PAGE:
Urban Studies Topics (3) A presentation of the history of Rome through the medium of its maps and walking tours of the city.
ARCH 499C Urban Special Topics (3)
The course is a presentation of the history of Rome through the medium of its maps. The well documented cartographic history of the city is presented along with the morphological changes that are evident in the city today. The material of Rome's physical development is presented in two distinct ways. The first involves slide presentations of Roman maps and engraving images organized by specific routes (vie consolari and others) into and out of the city. The second is by on-site walks through the same routes with the instructor.
The approximately twelve routes involve a lecture presentation usually given on Tuesdays, followed by an on-site walk usually given on Thursday. Students are then assigned their own route map of the same study area to generate over the weekend. These are graded and discussed in the following sessions.
* Introduction: The definition of the Urbs through maps
* 14th-15th century: Limbourg, Taddeo di Bartolo
* 16th century: Bufalini, Duperac
* Renaissance planning and the expanding city
* 17th century: Maggi, Falda
* 18th century: Nolli
* 19th century: Catasto Piano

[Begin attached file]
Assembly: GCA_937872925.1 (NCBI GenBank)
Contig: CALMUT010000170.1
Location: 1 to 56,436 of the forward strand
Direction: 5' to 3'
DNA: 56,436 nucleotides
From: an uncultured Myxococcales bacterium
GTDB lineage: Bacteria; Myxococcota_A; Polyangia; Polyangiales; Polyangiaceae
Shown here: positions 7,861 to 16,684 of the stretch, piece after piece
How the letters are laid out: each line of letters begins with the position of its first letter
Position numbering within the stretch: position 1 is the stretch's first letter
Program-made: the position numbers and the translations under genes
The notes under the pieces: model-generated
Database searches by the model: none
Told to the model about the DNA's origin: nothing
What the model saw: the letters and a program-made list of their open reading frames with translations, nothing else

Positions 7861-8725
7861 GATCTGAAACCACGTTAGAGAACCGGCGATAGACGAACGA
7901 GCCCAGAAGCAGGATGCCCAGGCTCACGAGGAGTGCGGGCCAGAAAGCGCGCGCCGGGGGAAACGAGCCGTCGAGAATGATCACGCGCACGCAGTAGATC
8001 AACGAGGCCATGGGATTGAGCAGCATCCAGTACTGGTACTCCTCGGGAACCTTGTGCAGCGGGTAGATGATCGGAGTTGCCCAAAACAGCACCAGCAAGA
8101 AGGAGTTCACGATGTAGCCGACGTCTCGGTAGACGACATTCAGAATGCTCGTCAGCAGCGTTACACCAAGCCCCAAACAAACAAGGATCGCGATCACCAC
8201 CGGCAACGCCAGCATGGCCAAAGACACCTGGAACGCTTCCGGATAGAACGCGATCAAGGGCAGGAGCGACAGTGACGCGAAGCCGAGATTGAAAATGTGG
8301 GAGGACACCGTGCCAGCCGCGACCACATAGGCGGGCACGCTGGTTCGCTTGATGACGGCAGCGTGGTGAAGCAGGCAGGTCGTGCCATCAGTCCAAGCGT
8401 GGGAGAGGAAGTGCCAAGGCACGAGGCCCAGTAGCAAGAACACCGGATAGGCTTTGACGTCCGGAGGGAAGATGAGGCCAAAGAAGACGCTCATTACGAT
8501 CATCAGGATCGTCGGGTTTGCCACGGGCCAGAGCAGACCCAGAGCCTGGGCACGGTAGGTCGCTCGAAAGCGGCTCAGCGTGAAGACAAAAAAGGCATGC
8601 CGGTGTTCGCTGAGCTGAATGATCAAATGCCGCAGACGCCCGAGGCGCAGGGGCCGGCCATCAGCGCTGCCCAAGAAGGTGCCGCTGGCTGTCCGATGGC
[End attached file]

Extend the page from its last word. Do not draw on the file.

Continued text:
* 20th century: Lanciani, Sanjust
* 14th-15th century: Derivation of the iconic map from Mappaemundi and city images in art
* 16th century: Images of pre-Sistine in-city and extension planning vs. Sixtus V's city outside the city
* 17th century: Illustrating the Baroque point developments: Urban theater
* 18th century: The new orientation and precision measurement of the Age of Reason. Nolli and Piranesi: the contemporary vs. the archaeological city
*19th century: Stasis and expansion: Nolli retreads and the master Plans for the new Capital city
* 20th century: Recapitulation and expansion: Lanciani's new Forma Urbis and images of the boundless city
* To learn the history of the development of one of the most important cities in the world.
* To learn the importance of mapping an way-finding in the understanding of architecture.
* To learn the reading of traces of the past morphological development of a city.
* To understand how cities are built, change, and grow over time.
Note : Class size, frequency of offering, and evaluation methods will vary by location and instructor. For these details check the specific course syllabus.